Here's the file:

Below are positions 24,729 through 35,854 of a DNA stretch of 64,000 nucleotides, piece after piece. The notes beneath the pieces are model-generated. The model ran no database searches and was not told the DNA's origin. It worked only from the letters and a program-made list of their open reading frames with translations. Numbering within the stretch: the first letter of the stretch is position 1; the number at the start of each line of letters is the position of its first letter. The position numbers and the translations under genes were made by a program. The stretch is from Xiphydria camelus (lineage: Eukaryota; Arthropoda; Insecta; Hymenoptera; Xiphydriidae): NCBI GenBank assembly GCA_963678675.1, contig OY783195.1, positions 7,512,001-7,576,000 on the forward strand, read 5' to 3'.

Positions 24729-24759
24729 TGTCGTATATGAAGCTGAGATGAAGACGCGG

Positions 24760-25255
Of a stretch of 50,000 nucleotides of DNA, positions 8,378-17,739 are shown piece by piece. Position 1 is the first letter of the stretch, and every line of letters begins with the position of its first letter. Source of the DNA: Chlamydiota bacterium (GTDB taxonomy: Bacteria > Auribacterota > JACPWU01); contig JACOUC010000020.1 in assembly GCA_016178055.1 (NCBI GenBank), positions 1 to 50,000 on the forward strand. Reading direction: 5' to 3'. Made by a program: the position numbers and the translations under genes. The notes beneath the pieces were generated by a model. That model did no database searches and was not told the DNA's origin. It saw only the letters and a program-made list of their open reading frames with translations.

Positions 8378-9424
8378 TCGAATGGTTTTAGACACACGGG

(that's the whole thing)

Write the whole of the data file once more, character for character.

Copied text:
Below are positions 24,729 through 35,854 of a DNA stretch of 64,000 nucleotides, piece after piece. The notes beneath the pieces are model-generated. The model ran no database searches and was not told the DNA's origin. It worked only from the letters and a program-made list of their open reading frames with translations. Numbering within the stretch: the first letter of the stretch is position 1; the number at the start of each line of letters is the position of its first letter. The position numbers and the translations under genes were made by a program. The stretch is from Xiphydria camelus (lineage: Eukaryota; Arthropoda; Insecta; Hymenoptera; Xiphydriidae): NCBI GenBank assembly GCA_963678675.1, contig OY783195.1, positions 7,512,001-7,576,000 on the forward strand, read 5' to 3'.

Positions 24729-24759
24729 TGTCGTATATGAAGCTGAGATGAAGACGCGG

Positions 24760-25255
Of a stretch of 50,000 nucleotides of DNA, positions 8,378-17,739 are shown piece by piece. Position 1 is the first letter of the stretch, and every line of letters begins with the position of its first letter. Source of the DNA: Chlamydiota bacterium (GTDB taxonomy: Bacteria > Auribacterota > JACPWU01); contig JACOUC010000020.1 in assembly GCA_016178055.1 (NCBI GenBank), positions 1 to 50,000 on the forward strand. Reading direction: 5' to 3'. Made by a program: the position numbers and the translations under genes. The notes beneath the pieces were generated by a model. That model did no database searches and was not told the DNA's origin. It saw only the letters and a program-made list of their open reading frames with translations.

Positions 8378-9424
8378 TCGAATGGTTTTAGACACACGGG